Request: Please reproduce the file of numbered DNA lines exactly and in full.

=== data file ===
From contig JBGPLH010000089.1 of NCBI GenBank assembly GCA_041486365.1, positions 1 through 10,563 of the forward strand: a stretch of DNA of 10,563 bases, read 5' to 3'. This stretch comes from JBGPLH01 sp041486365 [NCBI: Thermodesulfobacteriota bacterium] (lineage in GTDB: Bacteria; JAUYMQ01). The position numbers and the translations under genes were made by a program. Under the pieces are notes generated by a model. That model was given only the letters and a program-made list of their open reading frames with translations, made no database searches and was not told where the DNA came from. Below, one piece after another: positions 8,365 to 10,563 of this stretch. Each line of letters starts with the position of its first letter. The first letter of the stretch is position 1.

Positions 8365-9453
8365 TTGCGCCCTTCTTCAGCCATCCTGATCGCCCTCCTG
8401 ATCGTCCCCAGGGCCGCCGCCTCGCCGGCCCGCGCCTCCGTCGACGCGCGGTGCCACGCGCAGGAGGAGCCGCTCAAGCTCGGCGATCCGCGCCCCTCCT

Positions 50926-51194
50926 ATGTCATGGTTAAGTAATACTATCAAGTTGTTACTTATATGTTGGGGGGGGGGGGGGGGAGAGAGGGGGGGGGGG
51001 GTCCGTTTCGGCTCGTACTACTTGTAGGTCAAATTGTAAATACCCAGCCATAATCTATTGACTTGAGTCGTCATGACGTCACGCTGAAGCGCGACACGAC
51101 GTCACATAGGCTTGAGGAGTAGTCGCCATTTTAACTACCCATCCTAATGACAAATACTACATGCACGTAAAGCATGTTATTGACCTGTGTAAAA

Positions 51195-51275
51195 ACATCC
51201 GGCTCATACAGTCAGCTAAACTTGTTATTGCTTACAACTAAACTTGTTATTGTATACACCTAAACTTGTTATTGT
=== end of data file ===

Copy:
From contig JBGPLH010000089.1 of NCBI GenBank assembly GCA_041486365.1, positions 1 through 10,563 of the forward strand: a stretch of DNA of 10,563 bases, read 5' to 3'. This stretch comes from JBGPLH01 sp041486365 [NCBI: Thermodesulfobacteriota bacterium] (lineage in GTDB: Bacteria; JAUYMQ01). The position numbers and the translations under genes were made by a program. Under the pieces are notes generated by a model. That model was given only the letters and a program-made list of their open reading frames with translations, made no database searches and was not told where the DNA came from. Below, one piece after another: positions 8,365 to 10,563 of this stretch. Each line of letters starts with the position of its first letter. The first letter of the stretch is position 1.

Positions 8365-9453
8365 TTGCGCCCTTCTTCAGCCATCCTGATCGCCCTCCTG
8401 ATCGTCCCCAGGGCCGCCGCCTCGCCGGCCCGCGCCTCCGTCGACGCGCGGTGCCACGCGCAGGAGGAGCCGCTCAAGCTCGGCGATCCGCGCCCCTCCT

Positions 50926-51194
50926 ATGTCATGGTTAAGTAATACTATCAAGTTGTTACTTATATGTTGGGGGGGGGGGGGGGGAGAGAGGGGGGGGGGG
51001 GTCCGTTTCGGCTCGTACTACTTGTAGGTCAAATTGTAAATACCCAGCCATAATCTATTGACTTGAGTCGTCATGACGTCACGCTGAAGCGCGACACGAC
51101 GTCACATAGGCTTGAGGAGTAGTCGCCATTTTAACTACCCATCCTAATGACAAATACTACATGCACGTAAAGCATGTTATTGACCTGTGTAAAA

Positions 51195-51275
51195 ACATCC
51201 GGCTCATACAGTCAGCTAAACTTGTTATTGCTTACAACTAAACTTGTTATTGTATACACCTAAACTTGTTATTGT